Showing posts from July, 2009

Trip to Trenton

Dennis and I decided to pull off our own "separate admission" doubleheader yesterday by following the Mets noontime game at Citi Field with a drive to Trenton, NJ to catch the Yankees double-A farm club. Waterfront Park is built alongside the Delaware River in New Jersey's capital city. Nice location, easy access. 50 minutes from Staten Island! A long-standing featuire of minor league and spring training parks -- the starting lineups written by hand posted in the concourse. (Below) We made a good choice -- this was the only night this week without heavy evening thunderstorms. On the mound for the future Yankees, lefthander Wilkin DelaRosa. 10-3 last year but hit hard last night. Wearing #48 and considered the top offensive prospect in the Yankee organization, 19 year old catcher Jesus Montero. Nice batting stance, hits with power (he singled in the game's first run). A later at-bat didn't work out as well. I paid special attention to him with the idea that three-

Best Flyover So Far This Season

A rare sunny, clear and rain-free day in New York yesterday. Noontime game at Citi Field with the Mets hosting Colorado. And no shortage of air traffic over Flushing, Queens.

More From the New Yankee Stadium

Just as its predecessor did, Yankee Stadium rises out of its Bronx neighborhood. Not quite as famous as Wrigleyville, or the area surrounding Fenway Park, it's clear this is an urban ballpark. This is the view heading south on 161st Street, after leaving the D-train. The number-4 (elevated) subway runs behind the new stadium. One of the new details is a series of large posters displaying the names, numbers and pictures of the current Yankees. One of the least liked features of the new Stadium is Monument Park. This shrine to Yankee history is now shoehorned into the space under the restaurant that helps serve as the batter's eye in center field. Now, a distinctive feature is downplayed and downgraded -- the monuments and plaques are rarely seen on TV and far less frequently serve as the landing spot for home runs. Back to the number-4 train. A post-game view of the glowing Stadium from the station.

Manny's Comeback Tour at Citi Field

The Dodgers rolled into New York with their lineup boosted by the return from suspension of Manny Ramirez. Close to a sellout at Citi Field and a busy night in the sky -- I counted 5 planes passing over the ballpark during the top half of the 2nd inning alone! The dreadlocked slugger brought his big bat to the city he called home as a teenager. But the thunderous chorus of boos made it clear he was playing in enemy territory. Our view tonight is from the press box... it's on the Excelsior level, near our usual seats, but a few sections closer to home plate. The same spacious feel... but a little easier angle to follow the game. Unlike press boxes from older stadia, which often hung from the front of the middle deck, this one is recessed -- with luxury seats placed in front -- pushing the media contingent farther from the action. OK, back to our center of attention. The Dodgers left a ton of runners on base (Mets starter Oliver Perez walked 7 in 5 innings). So leading off the top of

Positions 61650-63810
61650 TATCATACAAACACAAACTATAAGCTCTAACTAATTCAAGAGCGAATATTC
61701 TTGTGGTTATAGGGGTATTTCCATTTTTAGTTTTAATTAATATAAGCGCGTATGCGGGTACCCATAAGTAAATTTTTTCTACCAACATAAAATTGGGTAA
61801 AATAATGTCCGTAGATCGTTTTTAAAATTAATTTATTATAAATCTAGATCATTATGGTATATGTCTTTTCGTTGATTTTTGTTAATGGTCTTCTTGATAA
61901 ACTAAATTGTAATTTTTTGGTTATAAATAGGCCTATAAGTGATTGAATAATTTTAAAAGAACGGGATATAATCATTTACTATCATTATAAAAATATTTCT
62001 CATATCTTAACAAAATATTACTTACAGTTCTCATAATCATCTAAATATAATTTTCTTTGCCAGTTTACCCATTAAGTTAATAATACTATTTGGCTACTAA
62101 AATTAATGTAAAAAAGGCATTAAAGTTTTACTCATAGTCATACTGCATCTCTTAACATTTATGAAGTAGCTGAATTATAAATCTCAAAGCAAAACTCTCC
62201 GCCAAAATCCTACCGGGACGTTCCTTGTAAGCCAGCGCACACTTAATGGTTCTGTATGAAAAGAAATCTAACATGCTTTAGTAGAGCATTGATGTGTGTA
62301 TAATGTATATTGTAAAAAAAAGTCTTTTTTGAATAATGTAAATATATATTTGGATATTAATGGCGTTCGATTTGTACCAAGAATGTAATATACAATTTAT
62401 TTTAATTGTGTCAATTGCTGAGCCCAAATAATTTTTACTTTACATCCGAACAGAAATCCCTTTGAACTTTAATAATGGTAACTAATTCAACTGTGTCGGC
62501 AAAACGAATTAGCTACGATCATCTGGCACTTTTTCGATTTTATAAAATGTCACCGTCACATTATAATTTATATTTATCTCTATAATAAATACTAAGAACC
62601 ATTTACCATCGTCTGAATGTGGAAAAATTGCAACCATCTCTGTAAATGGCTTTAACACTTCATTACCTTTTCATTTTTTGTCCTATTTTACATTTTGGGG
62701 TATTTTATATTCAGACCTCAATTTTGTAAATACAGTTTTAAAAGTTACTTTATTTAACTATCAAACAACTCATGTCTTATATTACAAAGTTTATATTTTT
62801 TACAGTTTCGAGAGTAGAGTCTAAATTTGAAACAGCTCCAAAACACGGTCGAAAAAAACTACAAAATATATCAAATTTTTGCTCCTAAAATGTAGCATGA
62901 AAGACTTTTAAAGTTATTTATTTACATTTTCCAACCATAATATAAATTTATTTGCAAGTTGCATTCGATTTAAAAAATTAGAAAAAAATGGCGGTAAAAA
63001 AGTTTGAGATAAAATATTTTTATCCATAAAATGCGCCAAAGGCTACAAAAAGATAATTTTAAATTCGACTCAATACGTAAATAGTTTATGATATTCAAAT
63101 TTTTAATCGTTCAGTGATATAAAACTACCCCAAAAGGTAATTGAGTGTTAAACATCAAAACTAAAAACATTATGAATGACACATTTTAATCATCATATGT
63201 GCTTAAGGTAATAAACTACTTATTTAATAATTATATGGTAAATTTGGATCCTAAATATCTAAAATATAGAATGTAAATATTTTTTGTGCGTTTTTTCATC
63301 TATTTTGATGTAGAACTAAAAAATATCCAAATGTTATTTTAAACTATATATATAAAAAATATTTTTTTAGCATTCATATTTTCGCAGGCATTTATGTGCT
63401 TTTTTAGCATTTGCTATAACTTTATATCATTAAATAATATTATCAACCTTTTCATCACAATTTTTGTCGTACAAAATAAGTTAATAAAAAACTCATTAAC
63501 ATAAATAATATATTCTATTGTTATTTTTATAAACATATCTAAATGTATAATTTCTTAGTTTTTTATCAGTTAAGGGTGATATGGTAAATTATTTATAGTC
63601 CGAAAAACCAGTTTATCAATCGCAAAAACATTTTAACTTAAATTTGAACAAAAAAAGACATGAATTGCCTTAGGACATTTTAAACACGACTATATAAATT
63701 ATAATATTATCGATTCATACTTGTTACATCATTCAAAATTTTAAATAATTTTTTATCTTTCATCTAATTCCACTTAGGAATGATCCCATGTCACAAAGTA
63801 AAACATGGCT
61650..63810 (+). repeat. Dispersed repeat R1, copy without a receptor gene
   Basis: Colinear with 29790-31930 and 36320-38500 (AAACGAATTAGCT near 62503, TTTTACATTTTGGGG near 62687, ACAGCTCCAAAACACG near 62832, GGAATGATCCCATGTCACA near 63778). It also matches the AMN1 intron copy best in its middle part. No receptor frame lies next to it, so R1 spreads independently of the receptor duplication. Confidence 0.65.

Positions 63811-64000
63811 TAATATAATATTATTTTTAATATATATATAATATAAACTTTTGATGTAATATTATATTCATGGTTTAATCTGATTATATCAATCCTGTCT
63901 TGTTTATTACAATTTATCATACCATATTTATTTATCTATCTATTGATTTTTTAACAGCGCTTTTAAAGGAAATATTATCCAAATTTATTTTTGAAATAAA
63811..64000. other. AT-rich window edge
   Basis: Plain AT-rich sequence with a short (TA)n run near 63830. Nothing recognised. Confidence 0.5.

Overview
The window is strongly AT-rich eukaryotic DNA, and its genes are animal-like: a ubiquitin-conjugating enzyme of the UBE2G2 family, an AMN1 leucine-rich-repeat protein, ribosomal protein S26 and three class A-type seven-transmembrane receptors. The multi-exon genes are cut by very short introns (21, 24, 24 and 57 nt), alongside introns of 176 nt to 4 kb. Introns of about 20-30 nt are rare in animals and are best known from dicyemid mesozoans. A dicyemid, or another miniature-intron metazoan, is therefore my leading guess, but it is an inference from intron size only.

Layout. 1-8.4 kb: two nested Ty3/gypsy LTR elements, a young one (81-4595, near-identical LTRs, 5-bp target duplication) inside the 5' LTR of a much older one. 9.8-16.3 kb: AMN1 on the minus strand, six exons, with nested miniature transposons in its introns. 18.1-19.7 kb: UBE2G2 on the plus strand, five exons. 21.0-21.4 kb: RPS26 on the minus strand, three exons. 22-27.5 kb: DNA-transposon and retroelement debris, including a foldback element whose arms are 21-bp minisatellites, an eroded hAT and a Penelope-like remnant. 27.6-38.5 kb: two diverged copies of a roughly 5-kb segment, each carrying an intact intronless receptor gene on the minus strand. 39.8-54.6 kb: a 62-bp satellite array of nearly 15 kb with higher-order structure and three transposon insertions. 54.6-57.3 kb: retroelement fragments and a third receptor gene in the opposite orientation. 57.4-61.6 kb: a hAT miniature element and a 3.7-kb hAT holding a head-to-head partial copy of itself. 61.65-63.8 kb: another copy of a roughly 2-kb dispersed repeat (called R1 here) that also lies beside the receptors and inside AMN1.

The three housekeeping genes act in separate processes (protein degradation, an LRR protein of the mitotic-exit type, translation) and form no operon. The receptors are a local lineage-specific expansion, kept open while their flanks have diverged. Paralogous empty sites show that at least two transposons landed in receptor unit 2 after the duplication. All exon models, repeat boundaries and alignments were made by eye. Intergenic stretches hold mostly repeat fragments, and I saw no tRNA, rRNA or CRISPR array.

Postcards from Reading

My colleague John Weber decided to stretch his holiday weekend to include Monday's afternoon game at the Phillies' Eastern League farm club in Reading. Turned out he picked an ideal day: (Above) Phillies all-star left fielder Raul Ibanez was beginning his rehab assignment. Though he went hitless, he felt no pain or twinges from his recent groin injury. (Below) the organization's top pitching prospect Kyle Drabek was making the start against the Connecticut Defenders. Of course, being part of the Phillies organization means a mascot is a must. This red fella's nickname is Mascot (I guess Phanatic Pharmhand is a little "too" much).

The Lakers' Season is Over

With basketball on hiatus for the summer, New Jersey native Jack Nicholson was at Yankee Stadium to follow his second favorite team and sport. During the pre-game rain delay, the camera crew that provides shots for the in-house video screens found him. Ever the performer, Jack had an eye on the scoreboard and quickly reacted. Of course, Jack might have been easy to spot. With prices for the best seats still going for $1250, about half the area local sportswriters have dubbed "the moat" remain empty for most games.